A new study which appears in the September issue of Psychosomatic Medicine: Journal of Biobehavioral Medicine reports that magnetic stimulation of a brain area involved in executive function affects cravings for and consumption of calorie-dense snack foods.
The study was conducted by researchers at the University of Waterloo, Ontario, Canada. It included healthy young women that were selected because they reported strong and frequent cravings for chocolate and potato chips. These calorie-dense snack foods referred to as appetitive - are often implicated in the development of obesity.
The women were shown pictures of these foods to stimulate cravings. They also received a type of magnetic stimulation called continuous theta-burst stimulation to decrease activity in the dorsolateral prefrontal cortex (DLPFC) which studies suggest plays an active role in regulating food cravings.
According to the report: After stimulation of the dorsolateral prefrontal cortex, young women experience increased cravings for high-calorie snacks and eat more of those foods when given the opportunity. Following the theta-burst stimulation, the women reported stronger food cravings specifically for appetitive milk chocolate and potato chips. During a subsequent taste test they consumed more of these foods rather than alternative less-appetitive foods such as soda crackers and dark chocolate.
These findings shed a light on the role of the dorsolateral prefrontal cortex in food cravings specifically reward anticipation, which is the consumption of appealing high caloric foods and the relation between self-control and food consumption, says senior author Peter Hall, PhD. Stimulation to weaken DLPFC activity was also associated with lower performance on a test inhibitory control strength known as the Stroop Test. Decreased DLPFC activity appeared to be associated with increased reward sensitivity it made the participants more sensitive to the rewarding properties of palatable high-caloric foods.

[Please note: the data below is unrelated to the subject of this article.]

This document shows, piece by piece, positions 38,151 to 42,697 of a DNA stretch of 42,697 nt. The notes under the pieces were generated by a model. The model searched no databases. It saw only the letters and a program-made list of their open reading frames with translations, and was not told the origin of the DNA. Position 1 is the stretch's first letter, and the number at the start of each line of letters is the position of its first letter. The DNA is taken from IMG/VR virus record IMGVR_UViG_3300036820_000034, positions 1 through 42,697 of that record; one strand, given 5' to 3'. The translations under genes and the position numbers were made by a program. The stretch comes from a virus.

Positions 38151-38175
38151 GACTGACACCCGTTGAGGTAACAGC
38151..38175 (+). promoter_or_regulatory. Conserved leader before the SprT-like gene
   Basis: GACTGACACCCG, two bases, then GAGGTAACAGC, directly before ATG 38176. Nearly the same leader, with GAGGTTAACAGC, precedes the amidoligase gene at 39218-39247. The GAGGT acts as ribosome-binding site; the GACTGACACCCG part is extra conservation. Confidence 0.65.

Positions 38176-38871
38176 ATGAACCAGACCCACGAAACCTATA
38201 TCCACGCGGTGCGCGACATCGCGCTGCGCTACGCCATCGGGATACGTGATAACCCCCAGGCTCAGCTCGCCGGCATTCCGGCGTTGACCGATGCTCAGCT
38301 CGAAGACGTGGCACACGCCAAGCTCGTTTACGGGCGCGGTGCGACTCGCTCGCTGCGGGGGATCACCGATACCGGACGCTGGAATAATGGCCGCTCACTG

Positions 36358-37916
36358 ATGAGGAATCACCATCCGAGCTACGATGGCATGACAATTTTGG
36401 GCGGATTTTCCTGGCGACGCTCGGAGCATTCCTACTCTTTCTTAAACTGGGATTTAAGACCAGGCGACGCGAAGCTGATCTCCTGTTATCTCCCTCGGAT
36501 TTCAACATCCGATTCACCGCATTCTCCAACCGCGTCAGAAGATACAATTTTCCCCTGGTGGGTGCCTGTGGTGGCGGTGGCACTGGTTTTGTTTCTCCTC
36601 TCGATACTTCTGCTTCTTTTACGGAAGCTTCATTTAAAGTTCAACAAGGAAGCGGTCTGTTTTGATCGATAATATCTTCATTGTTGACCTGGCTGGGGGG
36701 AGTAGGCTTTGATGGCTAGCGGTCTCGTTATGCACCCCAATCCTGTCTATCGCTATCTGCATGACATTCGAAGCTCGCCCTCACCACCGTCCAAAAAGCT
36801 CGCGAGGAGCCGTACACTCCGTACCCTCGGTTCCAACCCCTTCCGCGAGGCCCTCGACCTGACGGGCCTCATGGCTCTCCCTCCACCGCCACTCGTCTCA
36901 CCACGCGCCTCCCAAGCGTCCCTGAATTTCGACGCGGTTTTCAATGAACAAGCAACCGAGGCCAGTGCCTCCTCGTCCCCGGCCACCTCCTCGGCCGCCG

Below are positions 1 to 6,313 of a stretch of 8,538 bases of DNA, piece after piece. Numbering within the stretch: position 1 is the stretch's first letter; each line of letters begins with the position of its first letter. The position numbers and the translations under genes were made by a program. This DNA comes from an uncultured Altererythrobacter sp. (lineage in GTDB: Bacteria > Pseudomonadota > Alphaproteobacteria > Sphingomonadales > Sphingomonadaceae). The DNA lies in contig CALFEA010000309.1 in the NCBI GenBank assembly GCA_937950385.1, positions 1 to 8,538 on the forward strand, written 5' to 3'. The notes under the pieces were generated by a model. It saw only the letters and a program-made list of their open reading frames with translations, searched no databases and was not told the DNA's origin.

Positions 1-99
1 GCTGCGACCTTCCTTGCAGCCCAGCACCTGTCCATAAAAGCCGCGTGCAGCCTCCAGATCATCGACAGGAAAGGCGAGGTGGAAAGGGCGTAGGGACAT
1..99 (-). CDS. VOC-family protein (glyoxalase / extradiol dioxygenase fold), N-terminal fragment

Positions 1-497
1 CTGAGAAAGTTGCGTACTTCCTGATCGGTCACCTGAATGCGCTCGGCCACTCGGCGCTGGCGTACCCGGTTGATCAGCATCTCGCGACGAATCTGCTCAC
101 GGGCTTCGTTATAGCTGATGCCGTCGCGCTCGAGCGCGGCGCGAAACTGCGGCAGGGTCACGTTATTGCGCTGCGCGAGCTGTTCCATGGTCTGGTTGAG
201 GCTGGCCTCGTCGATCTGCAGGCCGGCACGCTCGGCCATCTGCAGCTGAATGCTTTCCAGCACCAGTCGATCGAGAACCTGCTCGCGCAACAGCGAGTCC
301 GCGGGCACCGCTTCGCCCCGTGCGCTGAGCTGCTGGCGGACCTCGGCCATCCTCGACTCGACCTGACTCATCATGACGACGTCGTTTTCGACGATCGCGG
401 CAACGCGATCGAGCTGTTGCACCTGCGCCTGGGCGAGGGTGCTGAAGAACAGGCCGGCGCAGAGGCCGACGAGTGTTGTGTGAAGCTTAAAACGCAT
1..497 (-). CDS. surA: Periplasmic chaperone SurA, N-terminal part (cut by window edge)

The results also:
Highlight the role of executive function in governing dietary self-restraint, say the researchers. Executive function, which involves the DLPFC, refers to a set of cognitive functions that enable top-down control of action, emotion and thought.
Provide at the basic neurobiological level, direct evidence that the DLPFC is involved in one specific aspect of food cravings: reward anticipation. People with weak executive function may lack the dietary self-control necessary to regulate snack food consumption in the modern obesogenic environment. Faced with constant cues and opportunities to consume energy-dense foods, such individuals may be more likely to become overweight or obese.
Suggest that interventions aimed at enhancing or preserving DLPFC function may help to prevent obesity and related diseases. In conditions such as type 2 diabetes where healthy dietary habits are essential for effective disease control, interventions focused on enhancing DLPFC activity, through aerobic exercise and other means, may result in increased dietary self-control and subsequently improve disease management, Hall added.
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